Skip to Main Content
A male jogger takes steps to live a healthy lifestyle after undergoing weight-loss surgery.

Benefits of bariatric support groups

If you had or are considering bariatric weight loss surgery, join the bariatric support group. This support group offers discussions on topics ranging from coping mechanisms to healthy eating choices, with occasional guest speakers representing various specialty areas such as nutrition, exercise, and vitamin supplementation. The benefits of joining a support group during your weight loss journey include:

  • Support groups provide a safe and empathetic space where individuals can express their feelings, fears, and concerns. Sharing these emotions with others who have similar experiences can be immensely comforting and therapeutic.
  • Support groups are a valuable source of information. Members often share practical tips, advice, and insights about various aspects of post-surgery life, including dietary changes, exercise routines, and coping strategies. This exchange of knowledge can help individuals navigate their weight loss journey more effectively.
  • Regularly attending support group meetings can help individuals stay accountable for their weight loss goals. Knowing that others are tracking their progress can motivate individuals to adhere to recommended dietary and lifestyle changes.
  • Bariatric surgery can sometimes lead to changes in social dynamics and relationships. Support groups provide an opportunity to build new friendships and connections with people who understand the challenges and triumphs associated with weight loss surgery.
  • Studies have shown that individuals who participate in bariatric support groups are more likely to achieve and maintain their weight loss goals. The ongoing encouragement and shared experiences can contribute to long-term success.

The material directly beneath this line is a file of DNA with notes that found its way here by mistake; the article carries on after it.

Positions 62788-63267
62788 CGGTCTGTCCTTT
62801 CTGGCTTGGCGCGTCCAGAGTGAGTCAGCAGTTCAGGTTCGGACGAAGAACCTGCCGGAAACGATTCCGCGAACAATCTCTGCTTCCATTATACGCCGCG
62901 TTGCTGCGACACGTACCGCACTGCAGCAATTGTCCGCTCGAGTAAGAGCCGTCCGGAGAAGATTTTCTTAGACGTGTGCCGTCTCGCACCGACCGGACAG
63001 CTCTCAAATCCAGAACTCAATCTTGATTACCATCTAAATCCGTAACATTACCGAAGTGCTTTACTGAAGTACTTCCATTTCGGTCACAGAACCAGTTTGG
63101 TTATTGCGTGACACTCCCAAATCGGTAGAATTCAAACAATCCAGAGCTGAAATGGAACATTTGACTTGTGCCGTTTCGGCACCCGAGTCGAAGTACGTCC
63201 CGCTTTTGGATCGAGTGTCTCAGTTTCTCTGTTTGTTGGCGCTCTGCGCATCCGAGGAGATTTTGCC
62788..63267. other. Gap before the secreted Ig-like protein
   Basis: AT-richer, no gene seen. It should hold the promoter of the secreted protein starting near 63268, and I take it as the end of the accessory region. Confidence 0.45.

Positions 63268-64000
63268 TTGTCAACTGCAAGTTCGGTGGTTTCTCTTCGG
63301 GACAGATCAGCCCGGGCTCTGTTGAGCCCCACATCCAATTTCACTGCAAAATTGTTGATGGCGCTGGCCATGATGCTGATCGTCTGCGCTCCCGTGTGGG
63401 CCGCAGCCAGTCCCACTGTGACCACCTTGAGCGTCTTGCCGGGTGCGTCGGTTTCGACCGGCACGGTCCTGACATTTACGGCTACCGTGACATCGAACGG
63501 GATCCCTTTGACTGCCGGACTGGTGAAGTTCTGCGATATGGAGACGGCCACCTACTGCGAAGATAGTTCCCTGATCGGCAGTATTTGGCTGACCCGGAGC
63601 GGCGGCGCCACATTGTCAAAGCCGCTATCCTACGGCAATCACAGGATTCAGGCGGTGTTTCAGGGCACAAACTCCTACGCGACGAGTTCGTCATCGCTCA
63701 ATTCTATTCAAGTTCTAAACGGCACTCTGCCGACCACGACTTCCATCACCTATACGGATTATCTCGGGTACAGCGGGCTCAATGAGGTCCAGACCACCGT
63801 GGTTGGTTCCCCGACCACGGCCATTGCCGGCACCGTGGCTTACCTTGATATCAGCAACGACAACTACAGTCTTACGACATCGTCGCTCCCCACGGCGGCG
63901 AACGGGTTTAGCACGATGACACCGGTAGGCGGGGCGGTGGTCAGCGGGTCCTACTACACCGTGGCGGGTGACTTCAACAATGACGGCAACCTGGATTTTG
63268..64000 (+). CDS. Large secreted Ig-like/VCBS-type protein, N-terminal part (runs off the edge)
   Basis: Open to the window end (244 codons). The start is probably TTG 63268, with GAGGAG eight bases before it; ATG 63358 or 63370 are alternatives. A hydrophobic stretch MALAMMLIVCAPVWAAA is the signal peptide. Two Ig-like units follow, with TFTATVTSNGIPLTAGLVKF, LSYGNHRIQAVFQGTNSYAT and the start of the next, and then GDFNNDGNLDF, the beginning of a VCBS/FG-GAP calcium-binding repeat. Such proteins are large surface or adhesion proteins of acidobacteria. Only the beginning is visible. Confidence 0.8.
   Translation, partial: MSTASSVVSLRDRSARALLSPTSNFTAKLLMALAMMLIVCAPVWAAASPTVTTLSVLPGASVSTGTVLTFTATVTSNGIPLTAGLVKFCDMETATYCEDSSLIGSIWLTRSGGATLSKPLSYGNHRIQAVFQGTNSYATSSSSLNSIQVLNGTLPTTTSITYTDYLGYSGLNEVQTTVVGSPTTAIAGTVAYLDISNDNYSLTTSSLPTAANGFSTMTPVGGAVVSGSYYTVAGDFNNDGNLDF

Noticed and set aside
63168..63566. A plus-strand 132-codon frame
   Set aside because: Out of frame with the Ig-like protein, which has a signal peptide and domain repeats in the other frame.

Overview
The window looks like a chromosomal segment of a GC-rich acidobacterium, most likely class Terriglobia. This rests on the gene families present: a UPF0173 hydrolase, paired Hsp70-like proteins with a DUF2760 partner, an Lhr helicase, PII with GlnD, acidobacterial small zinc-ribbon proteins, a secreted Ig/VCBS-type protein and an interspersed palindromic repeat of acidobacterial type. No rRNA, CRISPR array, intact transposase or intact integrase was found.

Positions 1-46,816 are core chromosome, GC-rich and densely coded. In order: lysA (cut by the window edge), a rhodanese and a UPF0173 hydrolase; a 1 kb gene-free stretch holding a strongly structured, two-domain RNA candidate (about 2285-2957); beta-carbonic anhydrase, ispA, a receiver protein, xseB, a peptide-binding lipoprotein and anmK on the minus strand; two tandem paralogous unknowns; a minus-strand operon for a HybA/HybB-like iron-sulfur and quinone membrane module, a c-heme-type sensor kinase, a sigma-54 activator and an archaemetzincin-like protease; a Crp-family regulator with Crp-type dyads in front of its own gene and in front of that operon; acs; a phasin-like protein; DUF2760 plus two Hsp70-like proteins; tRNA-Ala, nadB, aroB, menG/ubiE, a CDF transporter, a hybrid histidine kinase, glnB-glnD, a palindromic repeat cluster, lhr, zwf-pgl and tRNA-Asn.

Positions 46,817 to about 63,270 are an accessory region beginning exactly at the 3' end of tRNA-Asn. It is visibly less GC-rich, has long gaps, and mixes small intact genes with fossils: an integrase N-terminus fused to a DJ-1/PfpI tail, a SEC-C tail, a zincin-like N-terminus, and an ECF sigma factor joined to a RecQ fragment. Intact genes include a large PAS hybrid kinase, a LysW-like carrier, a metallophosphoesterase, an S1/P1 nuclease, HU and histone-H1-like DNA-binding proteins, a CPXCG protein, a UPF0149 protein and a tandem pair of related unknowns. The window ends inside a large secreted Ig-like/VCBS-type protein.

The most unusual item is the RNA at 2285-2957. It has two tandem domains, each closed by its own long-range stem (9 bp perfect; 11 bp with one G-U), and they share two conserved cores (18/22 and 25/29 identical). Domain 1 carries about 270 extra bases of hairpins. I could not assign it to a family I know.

• Weight loss can impact mental health, and support groups can help individuals address issues such as body image, self-esteem, and anxiety. Sharing these concerns and receiving support can promote better mental well-being.
  • Support groups often feature discussions about nutrition, meal planning, and recipe ideas tailored to post-surgery dietary needs. Members can exchange ideas for maintaining a balanced and healthy diet.
  • Some support groups may invite healthcare professionals, nutritionists, or mental health specialists to provide guidance and answer questions. This access to expert advice can be invaluable.
  • Learning from the experiences of others who have gone through similar challenges and triumphs can be a powerful educational tool. Members can discover what works and what doesn't through shared stories.
  • Obesity can lead to feelings of isolation and shame. Support groups create a sense of belonging and community, reducing the isolation that some individuals with obesity may feel.

Find a weight loss support group near you

Questions about life after bariatric surgery

Smoking increases the risk of lung problems after bariatric surgery, can reduce the rate of healing, increases the rates of infection, and interferes with blood supply to the healing tissues.